back to article Chrome sends old Macs on permanent Safari: Browser bricks itself

Apple fans who still run macOS Mavericks and earlier on their computers won't be able to run Google's Chrome browser any more. Reg readers tell us that their copies of Chrome have automatically updated to a version of the browser that requires macOS 10.10 (aka Yosemite), meaning anyone running 10.9 Mavericks and below can no …

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  1. ratfox Silver badge

    One in twenty users?

    According to StatCounter, 3.4% of Macs still run Mavericks, and 1.6% are even on Snow Leopard (link).

    Then again, StatCounter data has been known to be highly questionable. For instance, they claim Google owns 66% of the search engine market share in Korea (link), and that's... dubious... to say the least.

    1. Anonymous Coward
      Anonymous Coward

      Re: Speaking of outdated kit

      > Speaking of outdated kit: ...anything likely older than a Pentium 4 from the year 2000.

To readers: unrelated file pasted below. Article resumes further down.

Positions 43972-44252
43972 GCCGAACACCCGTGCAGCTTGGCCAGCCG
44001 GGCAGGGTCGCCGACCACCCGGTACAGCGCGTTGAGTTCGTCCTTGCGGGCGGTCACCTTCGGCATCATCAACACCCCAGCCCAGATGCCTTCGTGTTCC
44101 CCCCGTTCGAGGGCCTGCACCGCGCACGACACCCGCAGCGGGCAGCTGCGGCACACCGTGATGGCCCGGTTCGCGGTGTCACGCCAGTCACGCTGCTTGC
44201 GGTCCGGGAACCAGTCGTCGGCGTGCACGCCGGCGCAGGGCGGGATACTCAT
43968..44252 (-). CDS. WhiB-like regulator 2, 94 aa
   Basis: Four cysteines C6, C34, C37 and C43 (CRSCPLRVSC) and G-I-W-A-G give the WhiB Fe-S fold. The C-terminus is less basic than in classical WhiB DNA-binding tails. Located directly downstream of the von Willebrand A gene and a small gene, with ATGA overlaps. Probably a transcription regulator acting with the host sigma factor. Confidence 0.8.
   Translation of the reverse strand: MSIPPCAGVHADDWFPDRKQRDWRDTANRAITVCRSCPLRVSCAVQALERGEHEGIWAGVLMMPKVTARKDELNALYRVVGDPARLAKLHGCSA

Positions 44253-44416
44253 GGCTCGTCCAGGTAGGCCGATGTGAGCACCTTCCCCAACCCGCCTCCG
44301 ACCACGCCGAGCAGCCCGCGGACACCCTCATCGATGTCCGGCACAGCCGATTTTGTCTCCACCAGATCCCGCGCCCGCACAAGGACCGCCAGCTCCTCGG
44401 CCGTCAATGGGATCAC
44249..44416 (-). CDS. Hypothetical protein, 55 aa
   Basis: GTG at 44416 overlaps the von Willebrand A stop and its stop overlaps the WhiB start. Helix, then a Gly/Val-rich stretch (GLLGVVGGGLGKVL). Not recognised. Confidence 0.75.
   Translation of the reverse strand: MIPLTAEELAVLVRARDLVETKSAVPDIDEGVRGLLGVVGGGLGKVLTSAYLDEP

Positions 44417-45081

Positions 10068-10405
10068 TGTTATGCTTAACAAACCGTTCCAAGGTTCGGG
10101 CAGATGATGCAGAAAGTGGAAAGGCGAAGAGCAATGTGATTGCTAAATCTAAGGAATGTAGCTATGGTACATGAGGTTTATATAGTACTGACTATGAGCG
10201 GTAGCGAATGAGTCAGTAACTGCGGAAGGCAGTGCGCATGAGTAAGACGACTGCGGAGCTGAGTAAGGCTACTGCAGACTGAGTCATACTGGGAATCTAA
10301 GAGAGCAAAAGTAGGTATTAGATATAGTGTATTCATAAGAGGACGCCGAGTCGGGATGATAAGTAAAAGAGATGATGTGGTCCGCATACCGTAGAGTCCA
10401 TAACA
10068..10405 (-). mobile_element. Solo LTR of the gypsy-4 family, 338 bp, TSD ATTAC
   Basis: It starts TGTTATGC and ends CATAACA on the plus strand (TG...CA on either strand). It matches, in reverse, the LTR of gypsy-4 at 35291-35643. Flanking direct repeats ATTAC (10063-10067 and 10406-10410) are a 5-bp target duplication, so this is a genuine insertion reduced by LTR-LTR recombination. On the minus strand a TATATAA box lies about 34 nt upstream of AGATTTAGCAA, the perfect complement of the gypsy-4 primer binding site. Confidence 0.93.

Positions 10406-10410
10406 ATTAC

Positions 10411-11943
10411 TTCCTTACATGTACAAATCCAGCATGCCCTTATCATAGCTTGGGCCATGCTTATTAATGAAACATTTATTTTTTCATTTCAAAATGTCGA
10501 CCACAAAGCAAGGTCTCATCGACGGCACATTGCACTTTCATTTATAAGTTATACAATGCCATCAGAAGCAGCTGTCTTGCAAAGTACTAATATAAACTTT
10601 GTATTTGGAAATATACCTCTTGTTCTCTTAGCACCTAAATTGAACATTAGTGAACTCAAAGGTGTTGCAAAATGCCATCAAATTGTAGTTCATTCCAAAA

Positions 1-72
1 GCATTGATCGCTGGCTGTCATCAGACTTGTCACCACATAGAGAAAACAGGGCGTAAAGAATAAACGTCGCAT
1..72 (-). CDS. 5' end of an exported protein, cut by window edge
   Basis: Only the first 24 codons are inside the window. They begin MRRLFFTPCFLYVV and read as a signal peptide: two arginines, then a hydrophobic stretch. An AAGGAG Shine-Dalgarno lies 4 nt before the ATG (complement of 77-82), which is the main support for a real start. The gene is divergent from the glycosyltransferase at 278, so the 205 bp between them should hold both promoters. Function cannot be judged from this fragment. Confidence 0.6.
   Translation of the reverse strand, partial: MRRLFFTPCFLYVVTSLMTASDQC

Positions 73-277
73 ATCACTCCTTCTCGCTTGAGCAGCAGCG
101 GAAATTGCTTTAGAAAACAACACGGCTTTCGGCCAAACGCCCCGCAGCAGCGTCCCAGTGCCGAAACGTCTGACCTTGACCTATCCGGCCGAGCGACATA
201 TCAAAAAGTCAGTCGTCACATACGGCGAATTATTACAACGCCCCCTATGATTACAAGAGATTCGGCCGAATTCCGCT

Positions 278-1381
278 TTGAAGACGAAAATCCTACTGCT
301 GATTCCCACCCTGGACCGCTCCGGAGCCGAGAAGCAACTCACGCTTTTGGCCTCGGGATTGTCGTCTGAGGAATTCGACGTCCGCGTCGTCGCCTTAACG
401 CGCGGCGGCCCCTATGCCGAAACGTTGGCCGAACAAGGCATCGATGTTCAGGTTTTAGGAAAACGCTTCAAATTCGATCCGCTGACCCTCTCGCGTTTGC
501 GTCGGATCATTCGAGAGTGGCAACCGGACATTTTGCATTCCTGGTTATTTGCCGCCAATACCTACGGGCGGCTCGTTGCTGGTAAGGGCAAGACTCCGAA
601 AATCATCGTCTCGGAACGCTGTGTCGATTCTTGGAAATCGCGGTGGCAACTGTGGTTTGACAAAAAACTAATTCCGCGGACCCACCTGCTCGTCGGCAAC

New Pentium III were released as late as 2003!

      And Pentium 3 was sold as long as their failed Pentium 4, there wasn't even a Pentium 4 non-desktop CPU. Mobile and server stayed on Pentium III. And the successor of Pentium 4, named Intel M and Intel Core were based on Pentium III as well.

      https://en.wikipedia.org/wiki/List_of_Intel_Pentium_III_microprocessors

      1. wolfetone

        Re: Speaking of outdated kit

        "there wasn't even a Pentium 4 non-desktop CPU"

        Times being hard and the sister needing a new laptop, my Dad went out and bout a Toshiba one from PC World back in 2003/2004. It came with a Pentium 4 D processor.

        You could fry eggs on it, it ran so hot it could've started a fire.

        1. Anonymous Coward
          Anonymous Coward

          Re: Speaking of outdated kit

          > Toshiba Pentium 4 D - You could fry eggs on it, it ran so hot it could've started a fire.

          No wonder, it's the dual-core Pentium 4 successor, based on Pentium 4. There was no mobile CPU version of Pentium D.

          So it was rather insane to put such a hot running CPU inside a notebook. There were those 17" and 19" rather big notebooks with a battery that lasted like 30min. Well Toshiba was a rather shitty notebook maker. With the worst driver support of any company.

          https://en.wikipedia.org/wiki/List_of_Intel_Pentium_D_microprocessors